The original Canon Demi was marketed, in the USA, by Bell & Howell and carried their name as well as Canon’s. It is the identical camera.
The “Half-Frame” Camera
In the early 1960’s there was an interest amongst several camera manufacturers in creating smaller cameras for the entry level user that could be carried easily in pocket or purse. Remember, this was in the days of film and long before the smartphone. One way of reducing the camera size was to decrease the image size so that less room was required for the optics. One of the most popular formats was the “half-frame” which used standard 35mm
film but reduced the image by placing it sideways on the film as had been done many decades before at the dawn of photography.
Canon produced two lines of camera in this format, the Canon Demi and the Canon Dial. But before we get into the cameras we should really have a look at the history of the “half-frame” format and other reduced format approaches.
35mm film was initially developed for motion pictures. George Eastman was working on a moving picture machine called a Kinetoscope in the late 1880’s to the 1890’s. At that time there were no movie films or theaters and a moving picture was a novelty. The Kinetoscope was a wooden box with a view port and for a nickle you could watch a short movie on a continuous loop of film. Such are novelty items!
The first samples of film were split from 70mm film stock but the actual width of the result is unknow. By 1889 a width of 35mm, 1 3/8 inches, with the 18 x 24mm image fitting cross ways on the strip was settled on and remained unchanged into our own day. There were perforations down both sides, four holes to each image. The holes were a bit smaller than used today but otherwise the 35mm film size has not changed since.
The first 35mm film still cameras ran the film vertically, just like a movie camera, and used the movie camera image size. When cameras were finally developed that used the film horizontally, such as the Leica camera of Oskar Barnack, the image lay along the film and not across it. The image size became standardized at 24 x 36mm and was called “double-frame” because the image measurement was double that of the original movie film frame.
Over decades of use these names were forgotten and the horizontal format came to be called “full-frame” 35mm. So in the 1960’s when cameras were made that once again placed in the image across the film strip, an image of 18 x 24mm, or close thereto, they were called ½ frame cameras.
The first Japanese ½ frame camera was the Olympus Pen released in 1959. It used standard 35mm film in a 135 can. Canon followed suit with its Canon Demi, the original model, in February of 1963. These cameras were small and easily carried and they became very popular.
Smaller cameras required reducing the size of the image area. Kodak’s solution was to introduce the 126 cartridge film in 1963 for its Instamatic cameras. The film was 35mm as before but the image area was 28mm square but with masking in the camera and processing machines it actually came out closer to 26 x 26 mm. There were no perforations along the sides but there was one Registration Hole beside each image which the cameras used to position the film. The format was smaller and because rewind of the film was not required the cameras had fewer parts. It all led to a smaller camera. Kodak 126 film was finally discontinued in December of 1999.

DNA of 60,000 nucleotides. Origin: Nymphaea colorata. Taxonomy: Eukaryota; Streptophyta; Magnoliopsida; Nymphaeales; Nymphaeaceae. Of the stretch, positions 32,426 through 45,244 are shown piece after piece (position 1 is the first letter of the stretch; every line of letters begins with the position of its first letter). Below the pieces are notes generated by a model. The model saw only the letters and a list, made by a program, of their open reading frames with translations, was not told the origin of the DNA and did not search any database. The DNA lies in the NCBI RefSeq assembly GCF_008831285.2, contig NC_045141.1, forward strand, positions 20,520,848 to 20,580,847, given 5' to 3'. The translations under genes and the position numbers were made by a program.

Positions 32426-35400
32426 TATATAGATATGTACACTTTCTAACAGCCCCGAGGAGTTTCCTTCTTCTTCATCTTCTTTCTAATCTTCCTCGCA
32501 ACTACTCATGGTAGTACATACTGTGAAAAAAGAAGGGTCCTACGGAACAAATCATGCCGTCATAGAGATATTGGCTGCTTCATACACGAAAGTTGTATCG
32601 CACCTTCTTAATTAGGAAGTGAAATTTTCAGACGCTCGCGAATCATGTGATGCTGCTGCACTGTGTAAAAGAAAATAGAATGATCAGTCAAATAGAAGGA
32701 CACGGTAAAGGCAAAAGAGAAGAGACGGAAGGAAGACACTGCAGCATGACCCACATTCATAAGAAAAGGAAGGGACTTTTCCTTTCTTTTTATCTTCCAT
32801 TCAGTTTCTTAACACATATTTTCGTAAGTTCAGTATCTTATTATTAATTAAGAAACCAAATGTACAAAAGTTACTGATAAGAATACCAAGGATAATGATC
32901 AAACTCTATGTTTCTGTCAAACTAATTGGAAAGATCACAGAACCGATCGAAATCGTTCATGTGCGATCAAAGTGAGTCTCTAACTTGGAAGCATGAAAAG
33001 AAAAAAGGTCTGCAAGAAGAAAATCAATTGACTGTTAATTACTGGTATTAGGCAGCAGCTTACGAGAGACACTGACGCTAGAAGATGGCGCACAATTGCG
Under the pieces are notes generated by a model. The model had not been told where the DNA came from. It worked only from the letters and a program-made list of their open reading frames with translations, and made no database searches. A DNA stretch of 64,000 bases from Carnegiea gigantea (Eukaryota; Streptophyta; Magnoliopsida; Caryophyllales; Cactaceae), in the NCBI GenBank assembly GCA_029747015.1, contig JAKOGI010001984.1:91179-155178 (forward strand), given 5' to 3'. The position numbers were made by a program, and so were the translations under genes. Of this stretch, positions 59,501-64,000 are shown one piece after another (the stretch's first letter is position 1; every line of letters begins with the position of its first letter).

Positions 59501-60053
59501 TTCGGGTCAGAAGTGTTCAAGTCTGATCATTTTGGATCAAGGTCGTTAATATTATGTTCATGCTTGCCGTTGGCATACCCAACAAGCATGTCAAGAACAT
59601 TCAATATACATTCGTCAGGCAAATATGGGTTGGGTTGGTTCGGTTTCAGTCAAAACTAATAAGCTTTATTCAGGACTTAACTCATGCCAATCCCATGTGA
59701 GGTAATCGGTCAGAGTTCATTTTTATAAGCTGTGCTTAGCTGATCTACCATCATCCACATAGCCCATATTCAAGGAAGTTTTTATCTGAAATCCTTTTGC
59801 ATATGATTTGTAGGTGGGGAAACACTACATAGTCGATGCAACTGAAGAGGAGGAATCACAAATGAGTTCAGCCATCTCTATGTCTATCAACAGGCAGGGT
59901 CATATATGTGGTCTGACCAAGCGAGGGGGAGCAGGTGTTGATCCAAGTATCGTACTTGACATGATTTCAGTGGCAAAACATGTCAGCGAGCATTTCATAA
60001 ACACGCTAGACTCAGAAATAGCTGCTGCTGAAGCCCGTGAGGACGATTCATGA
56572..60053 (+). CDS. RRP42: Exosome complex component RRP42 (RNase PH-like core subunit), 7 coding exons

126 “drop-in” cartrdge.
The Kodak cartridge is not really relevant to our conversation except that to compete with Kodak’s 126 cartridge film Agfa in Europe introduced the Agfa Rapid Film System in 1964. Film came in a can similar to a 135 film can but without a spool and it was wound into an identical empty can on the other side of the camera. Film was not rewound but remained in the second can until it was developed. Because the winding process did not use spools and there was no necessity for film rewinding the camera mechanism was simpler and therefor smaller. Several camera manufacturers, including Canon, made cameras that used this system.
As we look at the Demi cameras the relevance of this little bit of history will become apparent.
The Agfa Raid Film System cartridge.
The Demi Cameras by Date of Introduction
Canon introduced six versions of the Demi camera between February of 1963 and April of 1967. There were a couple of minor variations that were essentially the same as other models. These were popular cameras in their day which explains why so many of them are still seen in yard sales, thrift stores and on tables at camera shows. All of these cameras are set out on the chart below.
|Demi (Original) – Black||February 1963||SH 28mm f/2.8||Zone||Selenium||None|
|Color Demi – Blue||October 1963||“||“||“||“|
|Color Demi – White||“||“||“||“||“|
|Color Demi – Red||“||“||“||“||“|
|Demi S||September 1964||SH 30mm f/1.7||“||“||“|
|Demi C||April 1965||SD 28mm f/2.8||“||“||“|
|“||“||SD 50mm f/2.8||“||“||“|
|Demi Rapid||June 1965||SH 30mm f/1.7||Scale||CdS||1.3vv px625|